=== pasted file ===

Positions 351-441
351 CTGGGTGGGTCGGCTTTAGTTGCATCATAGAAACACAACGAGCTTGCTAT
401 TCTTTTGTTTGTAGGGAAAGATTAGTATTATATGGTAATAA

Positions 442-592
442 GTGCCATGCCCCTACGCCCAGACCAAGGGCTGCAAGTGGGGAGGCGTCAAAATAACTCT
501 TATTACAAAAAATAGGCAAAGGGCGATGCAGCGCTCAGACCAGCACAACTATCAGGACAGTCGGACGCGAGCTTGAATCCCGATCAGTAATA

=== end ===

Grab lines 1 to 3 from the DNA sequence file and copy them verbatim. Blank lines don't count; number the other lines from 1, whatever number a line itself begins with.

Positions 351-441
351 CTGGGTGGGTCGGCTTTAGTTGCATCATAGAAACACAACGAGCTTGCTAT
401 TCTTTTGTTTGTAGGGAAAGATTAGTATTATATGGTAATAA